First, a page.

What is Pollination?

06 Jun 2019

In most species of living creatures, in order to produce offspring, a male and female need to mate. Even without a biology class, it’s pretty easy to tell which is which at a quick glance, but do the same rules apply to plants and flowers? Plants have a unique method of spreading their genetic code, and it’s done through a process called pollination – from the Latin words for “fine dust” and “to be born.”Though there are many types of pollination, these types all serve an important function within the ecosystem. While some types of flowering plants self-pollinate, most rely on helpers from Mother Nature’s ranks to keep their genetic footprint strong and enduring.

How Does Pollination Start?

While most people may recall the male reproductive part of a plant’s flower is called the stamen, did you know that the pollen-producing area is called the anther? It’s here that the pollen, which contains the fertilization properties that will later create plant life, are made. Most people are familiar with this substance, which is often spotted as a bright yellow dust-like residue on cars, windows, and nearby smooth surfaces. The anther will create an abundance of pollen in order to maximize the chances of producing offspring through plant reproduction.

A Little Magic: The “Three Ws” Of Pollen Propagation

Once the pollen is ready, the process turns to the “Three Ws” in order to make the proverbial magic happen. As adept as the plant may be at making pollen, it’s not going to go very far without assistance – it’s literally rooted to the ground, after all. The three Ws – wind, wildlife, and water – give this pollen a helping hand by moving it around; great distances in some cases. This pollen is brushed off onto the ovule through pollen tubes, after which the fertilized plant will begin growing fruit and seeds.

Wind: If you’ve ever made a wish by blowing on a dandelion puffball, you’re already familiar with the important role wind plays in plant propagation. Breezes can be gentle enough to spread pollen among plant members in a close-knit network, or strong enough to send pollen flying miles away. This ensures maximum biodiversity by mingling different strains of DNA among plants while still keeping smaller local biosphere communities healthy and thriving.

Wildlife: While bees undoubtedly do most of the heavy lifting when it comes to moving pollen, they have a cast of supporting characters as well. Larger types of pollinators like wolves and foxes will collect pollen and transfer it on their fur as they walk by, while birds will carry pollen on their feathers as they eat smaller bugs crawling around on flowers. Even the simple marching path of an ant just trying to get back to the colony has the potential to transfer pollen. By locating this precious substance in a hub of physical activity for a lot of wildlife, a flowering plant maximizes its chances to spread its genetic code far and wide.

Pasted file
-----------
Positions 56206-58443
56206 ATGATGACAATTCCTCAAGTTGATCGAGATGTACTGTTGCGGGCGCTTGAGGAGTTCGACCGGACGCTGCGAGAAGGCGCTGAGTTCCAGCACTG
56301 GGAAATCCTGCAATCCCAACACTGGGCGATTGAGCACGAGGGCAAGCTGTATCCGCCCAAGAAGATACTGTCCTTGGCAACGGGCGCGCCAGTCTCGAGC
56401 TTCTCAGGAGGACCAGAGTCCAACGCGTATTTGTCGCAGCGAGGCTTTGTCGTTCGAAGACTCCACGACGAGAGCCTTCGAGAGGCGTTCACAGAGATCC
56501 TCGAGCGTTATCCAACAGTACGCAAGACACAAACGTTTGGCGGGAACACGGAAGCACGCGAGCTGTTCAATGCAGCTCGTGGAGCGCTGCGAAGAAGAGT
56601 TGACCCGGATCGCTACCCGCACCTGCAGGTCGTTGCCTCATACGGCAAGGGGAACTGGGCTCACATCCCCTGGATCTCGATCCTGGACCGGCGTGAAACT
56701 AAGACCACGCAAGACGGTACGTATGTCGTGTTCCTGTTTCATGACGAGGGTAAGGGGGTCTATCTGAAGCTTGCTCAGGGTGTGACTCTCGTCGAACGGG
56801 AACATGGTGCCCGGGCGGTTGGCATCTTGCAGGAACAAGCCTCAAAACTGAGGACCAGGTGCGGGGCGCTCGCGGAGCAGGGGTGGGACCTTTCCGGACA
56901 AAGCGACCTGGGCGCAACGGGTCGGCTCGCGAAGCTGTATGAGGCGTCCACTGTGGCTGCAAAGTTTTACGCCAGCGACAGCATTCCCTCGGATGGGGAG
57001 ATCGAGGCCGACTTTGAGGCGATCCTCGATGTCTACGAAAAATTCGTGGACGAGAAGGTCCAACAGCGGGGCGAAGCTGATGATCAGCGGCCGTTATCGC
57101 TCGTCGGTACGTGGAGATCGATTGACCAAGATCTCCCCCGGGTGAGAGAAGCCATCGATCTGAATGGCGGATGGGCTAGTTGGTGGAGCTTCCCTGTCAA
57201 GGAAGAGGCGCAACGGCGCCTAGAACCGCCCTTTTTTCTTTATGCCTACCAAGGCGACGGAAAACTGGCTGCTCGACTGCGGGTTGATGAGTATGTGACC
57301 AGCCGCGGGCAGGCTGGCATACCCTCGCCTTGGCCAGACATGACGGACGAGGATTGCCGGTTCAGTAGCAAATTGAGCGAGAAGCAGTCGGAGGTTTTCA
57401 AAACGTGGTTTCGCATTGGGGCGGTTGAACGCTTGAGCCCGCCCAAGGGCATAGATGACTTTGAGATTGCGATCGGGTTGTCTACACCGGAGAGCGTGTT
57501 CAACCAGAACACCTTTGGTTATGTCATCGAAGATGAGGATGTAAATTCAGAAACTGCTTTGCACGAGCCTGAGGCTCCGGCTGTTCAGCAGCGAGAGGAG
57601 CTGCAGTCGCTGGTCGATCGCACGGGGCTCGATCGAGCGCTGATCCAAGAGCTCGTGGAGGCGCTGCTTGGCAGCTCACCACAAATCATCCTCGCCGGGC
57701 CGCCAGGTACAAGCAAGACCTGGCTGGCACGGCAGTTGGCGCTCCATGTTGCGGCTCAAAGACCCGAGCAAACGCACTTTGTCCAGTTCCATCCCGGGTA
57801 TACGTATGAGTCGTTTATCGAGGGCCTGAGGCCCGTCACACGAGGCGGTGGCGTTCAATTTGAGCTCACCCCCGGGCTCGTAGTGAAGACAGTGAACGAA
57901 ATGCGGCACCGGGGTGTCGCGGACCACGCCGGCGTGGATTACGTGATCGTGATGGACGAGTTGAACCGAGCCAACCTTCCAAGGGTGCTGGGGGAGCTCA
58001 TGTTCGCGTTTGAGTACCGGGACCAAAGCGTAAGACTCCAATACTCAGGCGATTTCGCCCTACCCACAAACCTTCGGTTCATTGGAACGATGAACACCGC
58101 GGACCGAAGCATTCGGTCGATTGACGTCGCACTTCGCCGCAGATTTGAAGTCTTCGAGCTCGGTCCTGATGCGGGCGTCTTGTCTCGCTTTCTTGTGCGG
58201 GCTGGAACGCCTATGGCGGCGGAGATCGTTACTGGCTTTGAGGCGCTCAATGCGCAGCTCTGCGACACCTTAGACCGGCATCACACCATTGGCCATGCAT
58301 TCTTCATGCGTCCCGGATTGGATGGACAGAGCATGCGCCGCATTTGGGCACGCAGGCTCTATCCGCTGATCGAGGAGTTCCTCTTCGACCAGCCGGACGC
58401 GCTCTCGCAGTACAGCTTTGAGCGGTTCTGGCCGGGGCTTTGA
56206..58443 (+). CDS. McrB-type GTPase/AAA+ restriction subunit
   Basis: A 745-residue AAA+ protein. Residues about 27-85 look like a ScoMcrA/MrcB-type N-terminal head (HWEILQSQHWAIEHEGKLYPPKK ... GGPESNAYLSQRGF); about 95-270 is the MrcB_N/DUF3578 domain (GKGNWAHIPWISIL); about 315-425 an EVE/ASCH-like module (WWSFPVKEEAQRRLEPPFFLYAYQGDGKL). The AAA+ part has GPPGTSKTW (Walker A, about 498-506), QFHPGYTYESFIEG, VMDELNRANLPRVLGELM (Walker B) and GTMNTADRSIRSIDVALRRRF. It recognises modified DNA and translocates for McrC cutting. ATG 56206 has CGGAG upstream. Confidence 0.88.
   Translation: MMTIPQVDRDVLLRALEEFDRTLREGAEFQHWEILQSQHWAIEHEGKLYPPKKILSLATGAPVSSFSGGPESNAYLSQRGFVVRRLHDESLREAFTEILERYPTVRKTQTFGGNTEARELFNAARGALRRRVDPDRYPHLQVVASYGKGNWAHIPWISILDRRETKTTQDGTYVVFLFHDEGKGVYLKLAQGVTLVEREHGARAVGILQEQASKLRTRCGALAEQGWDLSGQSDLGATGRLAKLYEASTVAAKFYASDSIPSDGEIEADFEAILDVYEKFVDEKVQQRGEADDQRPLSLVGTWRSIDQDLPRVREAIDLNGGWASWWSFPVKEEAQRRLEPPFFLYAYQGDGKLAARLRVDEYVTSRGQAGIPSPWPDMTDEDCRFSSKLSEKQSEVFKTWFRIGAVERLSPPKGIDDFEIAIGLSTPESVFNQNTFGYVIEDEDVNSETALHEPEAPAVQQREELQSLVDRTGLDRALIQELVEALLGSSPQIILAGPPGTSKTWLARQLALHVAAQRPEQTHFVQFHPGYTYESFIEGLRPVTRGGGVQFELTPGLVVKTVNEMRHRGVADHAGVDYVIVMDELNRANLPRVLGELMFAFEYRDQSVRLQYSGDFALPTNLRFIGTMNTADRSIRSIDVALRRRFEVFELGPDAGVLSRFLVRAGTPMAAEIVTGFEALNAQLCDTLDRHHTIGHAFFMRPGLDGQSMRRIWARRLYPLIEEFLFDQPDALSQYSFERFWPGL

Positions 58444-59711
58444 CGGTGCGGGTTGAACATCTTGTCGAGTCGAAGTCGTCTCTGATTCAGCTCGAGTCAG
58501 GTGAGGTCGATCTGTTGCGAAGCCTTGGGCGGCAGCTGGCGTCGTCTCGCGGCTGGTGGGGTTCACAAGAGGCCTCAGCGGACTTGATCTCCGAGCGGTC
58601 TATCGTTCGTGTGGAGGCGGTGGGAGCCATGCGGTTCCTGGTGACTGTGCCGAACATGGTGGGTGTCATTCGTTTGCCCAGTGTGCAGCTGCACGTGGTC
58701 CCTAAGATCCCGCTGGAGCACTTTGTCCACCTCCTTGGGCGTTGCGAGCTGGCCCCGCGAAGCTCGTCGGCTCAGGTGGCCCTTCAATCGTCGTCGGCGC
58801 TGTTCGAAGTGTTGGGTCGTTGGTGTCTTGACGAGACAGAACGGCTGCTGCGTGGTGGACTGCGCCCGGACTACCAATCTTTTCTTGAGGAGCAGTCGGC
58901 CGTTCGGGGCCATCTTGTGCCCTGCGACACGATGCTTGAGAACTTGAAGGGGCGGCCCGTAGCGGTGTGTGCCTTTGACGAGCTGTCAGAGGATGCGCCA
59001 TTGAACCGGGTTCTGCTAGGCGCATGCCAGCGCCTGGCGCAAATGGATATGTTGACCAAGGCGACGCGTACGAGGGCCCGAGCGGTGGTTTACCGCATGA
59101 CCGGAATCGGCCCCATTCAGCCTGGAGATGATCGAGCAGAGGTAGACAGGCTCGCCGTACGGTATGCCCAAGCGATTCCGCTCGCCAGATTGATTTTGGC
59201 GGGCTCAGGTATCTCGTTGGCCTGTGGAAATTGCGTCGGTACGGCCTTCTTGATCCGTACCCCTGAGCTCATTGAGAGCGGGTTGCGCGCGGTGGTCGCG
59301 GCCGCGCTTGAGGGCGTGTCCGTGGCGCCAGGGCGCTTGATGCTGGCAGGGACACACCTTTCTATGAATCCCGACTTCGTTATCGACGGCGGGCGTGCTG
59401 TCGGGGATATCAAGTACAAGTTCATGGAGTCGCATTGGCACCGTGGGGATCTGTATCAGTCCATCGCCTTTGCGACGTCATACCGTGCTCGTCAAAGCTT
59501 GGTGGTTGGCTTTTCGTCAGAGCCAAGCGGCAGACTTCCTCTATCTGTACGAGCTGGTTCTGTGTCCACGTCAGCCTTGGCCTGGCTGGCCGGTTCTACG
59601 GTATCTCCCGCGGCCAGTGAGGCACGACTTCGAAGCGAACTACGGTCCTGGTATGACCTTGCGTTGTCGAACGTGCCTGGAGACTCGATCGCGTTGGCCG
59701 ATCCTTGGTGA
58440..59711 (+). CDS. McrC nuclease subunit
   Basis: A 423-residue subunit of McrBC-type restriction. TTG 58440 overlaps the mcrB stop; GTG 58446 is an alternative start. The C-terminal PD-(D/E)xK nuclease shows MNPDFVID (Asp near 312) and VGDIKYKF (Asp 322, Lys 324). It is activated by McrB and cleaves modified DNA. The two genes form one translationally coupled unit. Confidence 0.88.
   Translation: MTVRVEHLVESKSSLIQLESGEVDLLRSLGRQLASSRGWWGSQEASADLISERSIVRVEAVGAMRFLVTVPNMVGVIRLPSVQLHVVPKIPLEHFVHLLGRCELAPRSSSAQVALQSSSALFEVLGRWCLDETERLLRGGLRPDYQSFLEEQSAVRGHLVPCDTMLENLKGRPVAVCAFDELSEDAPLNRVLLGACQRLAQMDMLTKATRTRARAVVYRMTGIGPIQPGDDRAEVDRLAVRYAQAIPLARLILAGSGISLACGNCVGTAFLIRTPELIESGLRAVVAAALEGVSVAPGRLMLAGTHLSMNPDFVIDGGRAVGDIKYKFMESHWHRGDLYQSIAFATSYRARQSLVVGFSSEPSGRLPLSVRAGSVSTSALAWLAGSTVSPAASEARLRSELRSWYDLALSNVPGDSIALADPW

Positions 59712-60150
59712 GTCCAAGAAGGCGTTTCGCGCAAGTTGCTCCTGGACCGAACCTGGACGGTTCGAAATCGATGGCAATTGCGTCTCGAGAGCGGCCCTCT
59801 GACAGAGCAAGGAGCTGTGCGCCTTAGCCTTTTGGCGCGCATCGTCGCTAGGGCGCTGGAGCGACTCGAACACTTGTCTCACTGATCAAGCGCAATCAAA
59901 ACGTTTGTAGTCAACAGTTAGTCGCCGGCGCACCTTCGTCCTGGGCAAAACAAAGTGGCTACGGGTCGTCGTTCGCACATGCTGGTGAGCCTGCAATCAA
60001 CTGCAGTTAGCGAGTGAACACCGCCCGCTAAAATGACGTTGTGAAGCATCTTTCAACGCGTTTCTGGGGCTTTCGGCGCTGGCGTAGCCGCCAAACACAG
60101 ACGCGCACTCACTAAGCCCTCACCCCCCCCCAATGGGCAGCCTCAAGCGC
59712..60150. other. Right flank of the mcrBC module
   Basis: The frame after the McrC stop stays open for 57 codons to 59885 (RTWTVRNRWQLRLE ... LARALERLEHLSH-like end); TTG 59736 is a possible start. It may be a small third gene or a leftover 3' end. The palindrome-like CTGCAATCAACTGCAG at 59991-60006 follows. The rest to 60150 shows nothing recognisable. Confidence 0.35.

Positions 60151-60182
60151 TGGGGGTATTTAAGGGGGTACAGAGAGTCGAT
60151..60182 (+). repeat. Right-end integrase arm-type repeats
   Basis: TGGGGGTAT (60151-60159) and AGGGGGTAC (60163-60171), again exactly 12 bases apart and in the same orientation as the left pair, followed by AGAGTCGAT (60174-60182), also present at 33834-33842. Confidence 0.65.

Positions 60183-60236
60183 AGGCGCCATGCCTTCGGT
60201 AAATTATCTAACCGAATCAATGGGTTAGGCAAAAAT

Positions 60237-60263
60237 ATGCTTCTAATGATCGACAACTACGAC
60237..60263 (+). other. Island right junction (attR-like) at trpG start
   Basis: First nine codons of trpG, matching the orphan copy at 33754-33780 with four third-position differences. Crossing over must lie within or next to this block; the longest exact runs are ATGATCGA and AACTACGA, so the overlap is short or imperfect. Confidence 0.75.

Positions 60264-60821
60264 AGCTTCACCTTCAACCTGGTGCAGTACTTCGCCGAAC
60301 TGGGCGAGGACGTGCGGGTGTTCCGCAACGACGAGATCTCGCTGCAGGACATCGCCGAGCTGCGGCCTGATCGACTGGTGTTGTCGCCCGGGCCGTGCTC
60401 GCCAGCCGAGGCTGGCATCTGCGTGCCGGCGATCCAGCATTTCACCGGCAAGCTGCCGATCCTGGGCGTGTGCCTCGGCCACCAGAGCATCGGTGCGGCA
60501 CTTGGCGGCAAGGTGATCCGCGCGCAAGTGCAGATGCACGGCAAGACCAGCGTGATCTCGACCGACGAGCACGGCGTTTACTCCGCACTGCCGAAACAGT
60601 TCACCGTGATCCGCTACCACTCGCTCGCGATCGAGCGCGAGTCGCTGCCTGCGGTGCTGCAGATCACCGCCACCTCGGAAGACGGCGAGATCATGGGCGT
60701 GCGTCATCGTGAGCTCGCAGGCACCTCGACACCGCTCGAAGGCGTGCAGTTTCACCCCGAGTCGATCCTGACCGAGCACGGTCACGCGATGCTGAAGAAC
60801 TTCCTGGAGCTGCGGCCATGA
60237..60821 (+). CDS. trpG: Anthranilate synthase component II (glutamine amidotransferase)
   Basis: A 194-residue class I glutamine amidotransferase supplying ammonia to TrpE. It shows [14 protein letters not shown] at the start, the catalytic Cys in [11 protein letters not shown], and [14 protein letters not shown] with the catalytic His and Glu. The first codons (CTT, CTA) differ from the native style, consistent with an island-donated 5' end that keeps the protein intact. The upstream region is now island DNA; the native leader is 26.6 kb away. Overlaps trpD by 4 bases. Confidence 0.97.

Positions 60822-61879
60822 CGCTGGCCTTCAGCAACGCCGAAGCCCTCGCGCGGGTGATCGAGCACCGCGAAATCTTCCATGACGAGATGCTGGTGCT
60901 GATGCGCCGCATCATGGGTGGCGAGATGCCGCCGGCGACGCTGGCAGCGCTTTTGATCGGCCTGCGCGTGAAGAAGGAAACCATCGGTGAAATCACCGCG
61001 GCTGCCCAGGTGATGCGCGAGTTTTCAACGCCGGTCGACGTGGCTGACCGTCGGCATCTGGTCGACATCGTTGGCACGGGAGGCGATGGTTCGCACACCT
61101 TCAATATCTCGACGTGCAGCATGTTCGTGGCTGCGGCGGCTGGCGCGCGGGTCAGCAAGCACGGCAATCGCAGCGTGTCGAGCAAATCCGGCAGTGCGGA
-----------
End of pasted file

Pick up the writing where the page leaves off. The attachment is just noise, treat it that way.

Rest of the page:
Water: Although far less common than its two companion pollination methods, some aquatic plants do rely on water currents to pick up, carry, and deposit pollen in order to grow and reproduce. Arguably, even the water-growing flowers that rely on insects to pollinate still rely on water in the broader sense; some pollinating insects in the pollination cycle are drawn to water to mate, lay eggs, and propagate young of their own.

Different Flower, Different Pollinators

Flowers have grown through some astonishing evolutions in order to stay strong and healthy over thousands of years. From various shapes, colors, and scents, to different blooming methods, each is designed to attract and entice the type of pollinator the plant requires in an intriguing symbiotic relationship.

  • Some plants have grown to produce a fragrance that closely mimics rotting meat; these plants rely on curious flies in order to spread their pollen.
  • Some plants grow a bright, vivid red blooms; these capitalize on the specific visual hue ranges of birds like the hummingbird, which darts flower-to-flower at a dizzying, pollen-depositing pace.
  • Some plants have evolved to produce pollen from large clusters of smaller flowers, enabling the wind to efficiently dislodge and spread the pollen inside across a large area quickly.
  • Some plants produce a great deal of highly-scented, ultra-sweet nectar in order to coax bees to return over and over, ensuring that the plant’s pollen is carried out and away frequently.
  • Some plants bloom later than most of the other flowers in their geographic area, ensuring that they won’t have to compete for their pollinator’s attention.

With so many innovations essentially hidden inside a simple, unassuming blossom, it’s easy to see why plants become something of a biological wallflower (no pun intended)!

The Miracles of Pollen: The Genetic Key to Tomorrow

Pollen helps communities like plants, trees, vines, flowers, and more grow large, healthy families that feed everything in the food chain, from animals up to humans. Without pollen, one out of every three bites of food eaten in America would be gone completely – which is why it’s so important to respect and support nature’s most efficient process of procreation. The importance of pollination rewards strong, healthy plants that have evolved to spread their genetic code far and wide – whether it’s on a breeze, a honey bee, or a spring shower.  

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